The defense rested on Wednesday. Star Scientific CEO Jonnie Williams said that he provided the McDonnells with gifts in exchange for help with his business. The McDonnells, however, claim that he was never given special treatment.

The final witness for the prosecution was an FBI special agent who testified that the couple spent most of their nights together, the Washington Post said, a claim that would undermine their defense that their marriage was sufficiently damaged by his political status that they could not have engaged in a conspiracy.

After the testimony ended, defense attorneys moved to have the couple acquitted, but the judge denied that request.

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President Obama Says 'We Don't Have a Strategy Yet' to Fight ISIS


Official White House Photo by Pete Souza(WASHINGTON) --  President Obama admitted Thursday that his administration does not have a strategy to combat the militant Islamic group Islamic State of Iraq and Syria that has grabbed large chunks of Iraq and Syria.

The president said he would be meeting later Thursday with the National Security Council.

“The options that I’m asking for from the Joint Chiefs focuses primarily on making sure that ISIL is not overrunning Iraq,” Obama said during a news conference in the White House briefing room, using another acronym for the militant Islamic group ISIS.

When the president was asked if he would seek congressional approval for U.S. attacks on ISIS targets in Syria, he responded, "I don't want to put the cart before the horse. We don’t have a strategy yet...Some of the news reports suggests that folks are getting a little further ahead of where we’re at than we currently are.”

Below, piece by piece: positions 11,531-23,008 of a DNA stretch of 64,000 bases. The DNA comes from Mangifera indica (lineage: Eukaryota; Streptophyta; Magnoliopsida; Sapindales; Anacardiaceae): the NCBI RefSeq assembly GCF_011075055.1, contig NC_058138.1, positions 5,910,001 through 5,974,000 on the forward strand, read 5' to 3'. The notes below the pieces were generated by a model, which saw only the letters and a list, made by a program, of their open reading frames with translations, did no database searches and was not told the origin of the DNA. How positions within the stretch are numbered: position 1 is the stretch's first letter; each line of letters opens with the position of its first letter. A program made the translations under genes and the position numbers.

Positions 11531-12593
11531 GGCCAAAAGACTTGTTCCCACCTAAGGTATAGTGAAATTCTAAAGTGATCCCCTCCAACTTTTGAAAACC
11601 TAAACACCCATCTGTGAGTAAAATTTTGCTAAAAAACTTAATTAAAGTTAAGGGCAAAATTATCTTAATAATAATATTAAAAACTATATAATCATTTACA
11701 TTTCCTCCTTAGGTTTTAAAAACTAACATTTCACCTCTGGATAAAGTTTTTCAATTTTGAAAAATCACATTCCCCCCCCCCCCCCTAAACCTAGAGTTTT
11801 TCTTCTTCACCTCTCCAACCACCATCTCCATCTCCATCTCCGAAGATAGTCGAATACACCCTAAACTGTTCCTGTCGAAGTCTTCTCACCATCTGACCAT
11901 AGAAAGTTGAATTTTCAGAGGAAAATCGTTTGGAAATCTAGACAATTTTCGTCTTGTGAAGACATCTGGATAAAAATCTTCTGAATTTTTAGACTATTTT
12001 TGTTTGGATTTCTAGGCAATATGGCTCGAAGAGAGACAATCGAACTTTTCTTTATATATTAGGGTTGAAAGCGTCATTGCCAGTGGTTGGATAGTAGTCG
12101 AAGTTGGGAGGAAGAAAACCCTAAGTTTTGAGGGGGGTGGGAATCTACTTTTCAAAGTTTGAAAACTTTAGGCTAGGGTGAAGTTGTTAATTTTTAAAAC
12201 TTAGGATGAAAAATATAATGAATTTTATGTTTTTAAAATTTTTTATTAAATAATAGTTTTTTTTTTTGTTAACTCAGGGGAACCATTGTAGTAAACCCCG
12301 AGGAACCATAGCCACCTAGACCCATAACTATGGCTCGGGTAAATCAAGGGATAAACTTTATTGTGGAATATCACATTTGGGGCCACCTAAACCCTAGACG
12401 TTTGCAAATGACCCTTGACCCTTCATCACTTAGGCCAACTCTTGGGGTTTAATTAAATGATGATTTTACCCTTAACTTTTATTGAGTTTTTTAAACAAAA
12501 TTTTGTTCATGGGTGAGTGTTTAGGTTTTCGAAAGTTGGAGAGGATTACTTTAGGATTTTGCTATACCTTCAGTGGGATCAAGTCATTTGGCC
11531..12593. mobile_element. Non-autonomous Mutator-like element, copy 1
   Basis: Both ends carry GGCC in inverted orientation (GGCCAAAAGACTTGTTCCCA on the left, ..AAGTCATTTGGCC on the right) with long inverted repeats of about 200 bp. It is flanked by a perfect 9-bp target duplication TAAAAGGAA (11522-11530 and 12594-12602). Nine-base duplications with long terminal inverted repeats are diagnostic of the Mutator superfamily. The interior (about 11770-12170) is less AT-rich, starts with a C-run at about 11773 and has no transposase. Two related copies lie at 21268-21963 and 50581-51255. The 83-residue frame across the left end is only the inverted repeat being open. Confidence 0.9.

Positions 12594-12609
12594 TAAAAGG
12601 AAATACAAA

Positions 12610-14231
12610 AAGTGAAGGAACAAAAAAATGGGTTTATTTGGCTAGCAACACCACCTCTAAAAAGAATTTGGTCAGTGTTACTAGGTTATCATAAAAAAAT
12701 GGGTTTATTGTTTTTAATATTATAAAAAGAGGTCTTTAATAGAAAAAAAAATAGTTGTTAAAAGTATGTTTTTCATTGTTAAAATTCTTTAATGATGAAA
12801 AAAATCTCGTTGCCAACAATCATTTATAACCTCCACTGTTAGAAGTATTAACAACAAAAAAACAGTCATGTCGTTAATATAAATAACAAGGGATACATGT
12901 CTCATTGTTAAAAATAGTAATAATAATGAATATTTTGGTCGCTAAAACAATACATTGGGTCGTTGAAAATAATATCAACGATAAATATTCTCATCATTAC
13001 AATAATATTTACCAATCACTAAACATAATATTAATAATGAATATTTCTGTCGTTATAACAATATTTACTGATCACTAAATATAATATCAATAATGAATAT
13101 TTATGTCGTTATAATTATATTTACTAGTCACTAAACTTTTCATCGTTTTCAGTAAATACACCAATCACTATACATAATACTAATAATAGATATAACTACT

Earlier this week, the president approved military surveillance flights over Syria, but airstrikes in that country have not been authorized. U.S. military planes have carried out over 100 airstrikes in Iraq.

“As commander-in-chief, I will always do what is necessary to protect the American people,” he said. “Our military action in Iraq has to be part of a broader comprehensive strategy to protect our people and to support our partners who are taking the fight to [ISIS]."

Obama said he is dispatching Secretary of State John Kerry to the area to work with allies, and ordered Secretary of Defense Chuck Hagel to prepare “a range of options” as he considers future military action.

“It also means that states in the region stop being ambivalent about these extremist groups,” Obama said. “This should be a wake-up call to Sunni, to Shia, to everybody that a group like ISIS is beyond the pale; that they have no vision or ideology beyond violence and chaos and the slaughter of innocent people."